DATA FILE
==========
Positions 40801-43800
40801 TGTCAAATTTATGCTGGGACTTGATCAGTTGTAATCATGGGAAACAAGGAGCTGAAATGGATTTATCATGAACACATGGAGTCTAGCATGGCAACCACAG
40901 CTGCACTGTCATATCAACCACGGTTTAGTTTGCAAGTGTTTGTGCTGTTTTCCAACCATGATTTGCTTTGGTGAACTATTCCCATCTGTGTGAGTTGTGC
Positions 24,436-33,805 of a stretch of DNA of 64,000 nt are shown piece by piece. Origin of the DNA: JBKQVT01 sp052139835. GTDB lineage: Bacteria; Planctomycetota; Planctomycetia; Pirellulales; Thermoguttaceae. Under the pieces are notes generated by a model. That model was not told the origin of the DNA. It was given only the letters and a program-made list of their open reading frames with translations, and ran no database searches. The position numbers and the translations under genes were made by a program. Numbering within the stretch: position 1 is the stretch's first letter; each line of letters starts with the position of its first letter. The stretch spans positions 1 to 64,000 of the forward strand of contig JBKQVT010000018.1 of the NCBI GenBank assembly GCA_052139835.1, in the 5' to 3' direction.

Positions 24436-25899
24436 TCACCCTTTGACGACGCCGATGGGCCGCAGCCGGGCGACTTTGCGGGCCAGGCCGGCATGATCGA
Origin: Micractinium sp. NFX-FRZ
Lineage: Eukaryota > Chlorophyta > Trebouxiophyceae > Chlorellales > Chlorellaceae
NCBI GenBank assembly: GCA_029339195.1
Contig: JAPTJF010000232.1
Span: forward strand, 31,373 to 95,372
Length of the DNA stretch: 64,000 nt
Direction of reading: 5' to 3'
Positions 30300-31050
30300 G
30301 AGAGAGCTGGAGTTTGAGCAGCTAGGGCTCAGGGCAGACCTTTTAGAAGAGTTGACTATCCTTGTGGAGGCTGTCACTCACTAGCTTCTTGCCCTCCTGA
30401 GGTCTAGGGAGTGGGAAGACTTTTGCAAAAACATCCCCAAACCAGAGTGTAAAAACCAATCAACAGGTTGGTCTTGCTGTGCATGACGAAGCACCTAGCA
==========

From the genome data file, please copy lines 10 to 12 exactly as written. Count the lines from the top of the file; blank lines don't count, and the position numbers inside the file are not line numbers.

Contig: JAPTJF010000232.1
Span: forward strand, 31,373 to 95,372
Length of the DNA stretch: 64,000 nt